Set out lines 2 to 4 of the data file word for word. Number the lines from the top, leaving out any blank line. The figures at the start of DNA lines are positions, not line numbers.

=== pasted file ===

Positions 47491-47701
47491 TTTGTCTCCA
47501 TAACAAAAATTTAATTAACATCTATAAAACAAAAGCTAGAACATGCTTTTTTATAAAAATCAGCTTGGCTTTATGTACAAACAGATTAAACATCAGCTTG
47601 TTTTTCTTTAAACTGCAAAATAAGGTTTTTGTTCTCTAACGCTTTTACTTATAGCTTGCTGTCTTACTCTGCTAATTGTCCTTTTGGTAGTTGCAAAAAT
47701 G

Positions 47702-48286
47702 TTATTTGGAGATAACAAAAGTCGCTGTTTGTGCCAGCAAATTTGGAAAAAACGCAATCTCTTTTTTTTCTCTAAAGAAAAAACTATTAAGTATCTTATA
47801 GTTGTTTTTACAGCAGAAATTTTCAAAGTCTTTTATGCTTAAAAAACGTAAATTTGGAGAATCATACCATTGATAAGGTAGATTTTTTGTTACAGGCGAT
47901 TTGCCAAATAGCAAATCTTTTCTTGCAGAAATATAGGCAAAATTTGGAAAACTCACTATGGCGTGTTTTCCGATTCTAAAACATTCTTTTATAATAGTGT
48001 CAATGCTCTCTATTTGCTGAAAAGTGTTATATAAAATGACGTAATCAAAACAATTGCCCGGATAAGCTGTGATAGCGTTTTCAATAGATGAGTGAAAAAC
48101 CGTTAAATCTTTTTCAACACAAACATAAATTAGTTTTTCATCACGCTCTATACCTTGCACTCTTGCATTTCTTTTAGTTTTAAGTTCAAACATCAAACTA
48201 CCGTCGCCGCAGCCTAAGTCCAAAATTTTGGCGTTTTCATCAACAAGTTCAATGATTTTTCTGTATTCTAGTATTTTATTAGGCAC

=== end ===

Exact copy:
47491 TTTGTCTCCA
47501 TAACAAAAATTTAATTAACATCTATAAAACAAAAGCTAGAACATGCTTTTTTATAAAAATCAGCTTGGCTTTATGTACAAACAGATTAAACATCAGCTTG
47601 TTTTTCTTTAAACTGCAAAATAAGGTTTTTGTTCTCTAACGCTTTTACTTATAGCTTGCTGTCTTACTCTGCTAATTGTCCTTTTGGTAGTTGCAAAAAT